Tucson Fire Department Uses Cloud Tech to Track and Mitigate Cancer Risk

The cloud technology is giving the Arizona fire department the ability to easily document the efforts at limiting firefighters’ exposure to cancer-causing agents via mobile access to members.

by Jim McKay / January 18, 2019

The revelations that firefighters face greater risk from developing certain cancers is alarming, and many departments are taking action to try to mitigate those risks. One is the Tucson, Ariz., Fire Department, which is both studying the risks and trying to mitigate them with the help of cloud technology.

Two recent studies of firefighters by the National Institute for Occupational Safety and Health concluded that firefighters face a 9 percent increase in diagnoses and a 14 percent increase in cancer-related deaths, compared to the general population of the U.S.

Fire departments are taking action by cleaning gear and washing down personnel after engaging fires, but keeping track of such actions and holding personnel accountable can be a challenge. The Tucson Fire Department is meeting that challenge with cloud-based technology created by PowerDMS.

Since 2016, Tucson Fire has been involved in the Fire Fighter Cancer Cohort Study funded by FEMA that tests firefighters to establish long-term efforts to mitigate the cancer risks to firefighters.

“The cancer studies have been a way for us to verify that when we do respond to fires, we are exposed to cancer-causing elements,” said Darin Wallentine, deputy chief of safety and wellness for Tucson Fire. He said the studies, which have involved analyzing urine, blood and buccal cells from incumbent firefighters and new recruits, have confirmed the risks of responding to fires.

Tucson Fire has instituted some mitigation strategies to try to keep its personnel safe, including wash-downs of firefighters after fires; having backup sets of turnouts to use while the equipment is being cleaned; bagging soiled gear and putting it and dirty hoses in the crow’s nest or exterior compartments of the fire truck while returning to the station.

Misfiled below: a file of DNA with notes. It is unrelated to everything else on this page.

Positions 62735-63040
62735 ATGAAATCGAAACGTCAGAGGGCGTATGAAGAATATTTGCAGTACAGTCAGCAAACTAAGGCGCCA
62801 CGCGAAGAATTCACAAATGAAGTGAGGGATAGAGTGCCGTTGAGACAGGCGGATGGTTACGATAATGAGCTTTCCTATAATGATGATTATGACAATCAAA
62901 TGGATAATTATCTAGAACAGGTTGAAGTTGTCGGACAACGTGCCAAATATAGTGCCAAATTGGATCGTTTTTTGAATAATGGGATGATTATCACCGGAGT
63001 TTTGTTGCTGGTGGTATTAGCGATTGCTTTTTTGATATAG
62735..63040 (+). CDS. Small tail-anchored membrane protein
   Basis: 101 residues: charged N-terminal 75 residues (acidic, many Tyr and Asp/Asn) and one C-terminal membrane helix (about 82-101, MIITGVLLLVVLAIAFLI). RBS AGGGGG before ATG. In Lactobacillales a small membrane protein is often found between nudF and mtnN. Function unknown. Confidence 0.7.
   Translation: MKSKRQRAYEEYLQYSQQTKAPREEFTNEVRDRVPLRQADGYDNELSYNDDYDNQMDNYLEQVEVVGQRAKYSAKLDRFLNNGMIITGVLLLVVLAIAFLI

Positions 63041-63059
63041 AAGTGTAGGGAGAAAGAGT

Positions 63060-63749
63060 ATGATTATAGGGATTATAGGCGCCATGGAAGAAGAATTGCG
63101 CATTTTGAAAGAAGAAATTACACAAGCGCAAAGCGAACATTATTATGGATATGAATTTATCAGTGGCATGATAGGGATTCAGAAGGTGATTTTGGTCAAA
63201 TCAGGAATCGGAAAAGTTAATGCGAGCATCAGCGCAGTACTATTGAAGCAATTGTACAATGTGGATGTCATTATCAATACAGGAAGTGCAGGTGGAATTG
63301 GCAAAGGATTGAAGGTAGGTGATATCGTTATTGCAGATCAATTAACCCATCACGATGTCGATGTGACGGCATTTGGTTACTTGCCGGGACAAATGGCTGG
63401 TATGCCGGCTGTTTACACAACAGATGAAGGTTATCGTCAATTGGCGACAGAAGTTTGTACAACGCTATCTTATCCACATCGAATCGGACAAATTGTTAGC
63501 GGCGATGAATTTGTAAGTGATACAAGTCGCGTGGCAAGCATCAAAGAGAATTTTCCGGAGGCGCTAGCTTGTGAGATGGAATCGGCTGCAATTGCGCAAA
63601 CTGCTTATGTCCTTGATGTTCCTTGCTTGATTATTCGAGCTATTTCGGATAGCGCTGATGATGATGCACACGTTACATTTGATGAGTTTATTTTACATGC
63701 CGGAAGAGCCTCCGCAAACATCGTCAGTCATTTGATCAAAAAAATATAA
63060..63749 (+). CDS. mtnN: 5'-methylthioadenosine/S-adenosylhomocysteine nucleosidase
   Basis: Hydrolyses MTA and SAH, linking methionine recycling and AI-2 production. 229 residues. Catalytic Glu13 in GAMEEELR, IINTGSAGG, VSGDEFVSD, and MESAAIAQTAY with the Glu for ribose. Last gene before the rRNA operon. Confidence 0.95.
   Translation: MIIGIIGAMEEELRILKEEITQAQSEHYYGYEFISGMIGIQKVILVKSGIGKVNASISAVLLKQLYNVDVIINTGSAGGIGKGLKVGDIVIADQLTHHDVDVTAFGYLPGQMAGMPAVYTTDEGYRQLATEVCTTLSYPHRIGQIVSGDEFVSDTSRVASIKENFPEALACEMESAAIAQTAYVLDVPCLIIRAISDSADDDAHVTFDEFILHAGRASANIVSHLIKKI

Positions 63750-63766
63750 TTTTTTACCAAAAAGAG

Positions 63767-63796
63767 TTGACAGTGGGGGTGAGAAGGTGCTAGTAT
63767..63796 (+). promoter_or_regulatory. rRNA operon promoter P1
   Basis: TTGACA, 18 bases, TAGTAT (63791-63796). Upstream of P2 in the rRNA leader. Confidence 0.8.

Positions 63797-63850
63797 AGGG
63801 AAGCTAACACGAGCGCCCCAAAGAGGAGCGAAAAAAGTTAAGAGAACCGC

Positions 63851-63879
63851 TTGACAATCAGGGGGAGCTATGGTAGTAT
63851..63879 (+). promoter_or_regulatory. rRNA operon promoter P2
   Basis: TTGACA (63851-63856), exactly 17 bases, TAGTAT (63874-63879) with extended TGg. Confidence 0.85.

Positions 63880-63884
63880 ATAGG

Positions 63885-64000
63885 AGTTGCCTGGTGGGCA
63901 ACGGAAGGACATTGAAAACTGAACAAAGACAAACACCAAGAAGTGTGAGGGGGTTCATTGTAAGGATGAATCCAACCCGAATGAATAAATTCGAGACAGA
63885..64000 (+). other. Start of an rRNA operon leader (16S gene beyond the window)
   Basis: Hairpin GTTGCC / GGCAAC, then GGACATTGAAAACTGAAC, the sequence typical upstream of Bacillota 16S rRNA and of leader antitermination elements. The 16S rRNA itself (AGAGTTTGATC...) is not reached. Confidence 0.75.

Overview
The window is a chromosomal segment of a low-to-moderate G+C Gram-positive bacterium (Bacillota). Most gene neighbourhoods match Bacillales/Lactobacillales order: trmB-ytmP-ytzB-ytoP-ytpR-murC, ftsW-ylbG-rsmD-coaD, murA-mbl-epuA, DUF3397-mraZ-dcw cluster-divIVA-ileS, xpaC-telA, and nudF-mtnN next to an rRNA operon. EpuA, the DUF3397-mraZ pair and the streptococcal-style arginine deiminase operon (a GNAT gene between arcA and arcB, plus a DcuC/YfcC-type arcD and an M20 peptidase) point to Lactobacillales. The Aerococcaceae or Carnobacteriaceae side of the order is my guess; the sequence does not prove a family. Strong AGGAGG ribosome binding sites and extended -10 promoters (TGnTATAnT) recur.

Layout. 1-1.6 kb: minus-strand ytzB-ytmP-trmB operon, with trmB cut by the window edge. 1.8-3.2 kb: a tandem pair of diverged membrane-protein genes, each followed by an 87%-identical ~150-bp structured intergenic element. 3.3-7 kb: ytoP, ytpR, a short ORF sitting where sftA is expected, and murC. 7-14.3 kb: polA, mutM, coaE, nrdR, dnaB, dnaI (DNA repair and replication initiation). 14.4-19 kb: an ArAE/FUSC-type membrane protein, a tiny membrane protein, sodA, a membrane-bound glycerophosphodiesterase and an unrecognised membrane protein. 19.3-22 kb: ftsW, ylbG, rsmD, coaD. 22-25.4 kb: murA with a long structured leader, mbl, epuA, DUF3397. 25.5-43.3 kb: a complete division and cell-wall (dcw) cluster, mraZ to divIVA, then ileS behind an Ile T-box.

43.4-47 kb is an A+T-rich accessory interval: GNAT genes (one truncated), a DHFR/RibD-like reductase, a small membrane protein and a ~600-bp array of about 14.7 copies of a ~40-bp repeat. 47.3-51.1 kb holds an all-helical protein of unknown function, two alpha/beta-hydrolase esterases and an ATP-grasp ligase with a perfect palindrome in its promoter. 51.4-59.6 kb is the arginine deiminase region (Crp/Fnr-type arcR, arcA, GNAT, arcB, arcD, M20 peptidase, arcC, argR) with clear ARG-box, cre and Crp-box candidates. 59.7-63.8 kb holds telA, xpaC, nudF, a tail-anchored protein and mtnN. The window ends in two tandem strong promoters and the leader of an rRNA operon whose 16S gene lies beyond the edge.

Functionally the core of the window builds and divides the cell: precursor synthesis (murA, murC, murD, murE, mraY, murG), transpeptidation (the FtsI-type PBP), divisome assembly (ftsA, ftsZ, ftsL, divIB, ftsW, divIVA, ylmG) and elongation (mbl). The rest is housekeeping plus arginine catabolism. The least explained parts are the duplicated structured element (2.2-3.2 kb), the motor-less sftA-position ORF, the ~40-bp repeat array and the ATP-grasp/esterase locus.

Wallentine said studies have shown that washing down fire personnel, basically hosing them off and using soap, removes 80 percent of the contaminants that are on them as a result of fighting a fire.

These measures are tracked with the PowerDMS cloud technology, providing accountability and assurance that the firefighters understand policies and which members are complying and which ones are not. The data will be analyzed as part of the ongoing cohort study to help develop more mitigation strategies.

Matt Gasior, content marketing manager at PowerDMS, said the technology offers the department everything it needs to manage its documents and policies. “We look at it like a digital bulletin board for the department,” he said. “It’s a platform where the department can add all of its policies where a firefighter can access it on a mobile device or computer.”

The technology lets the department keep track of training schedules, track necessary training certificates and credentials, and make sure firefighters are updated on changing policies, something that was uncertain before.

“This allows us to ensure the information [the firefighters] are seeing is current,” said Battalion Chief Casey Justen. “The old method was putting documents in a shared drive and our members would have to sift through a number of different documents to make sure they had the most current ones.”

Justen said the technology “tells a story” of how policies have changed and been updated by archiving previous documents. It also notes changes in documents so that firefighters can see the highlighted portions instead of having to go through a whole document. They must sign off that they’ve acknowledged policies or decline.

“Because we haven’t had this, in the past, we’ve never known who looks at it, who doesn’t, and being able to compare and contrast changes for firefighters is a big deal,” Justen said. “It makes their lives a lot easier.”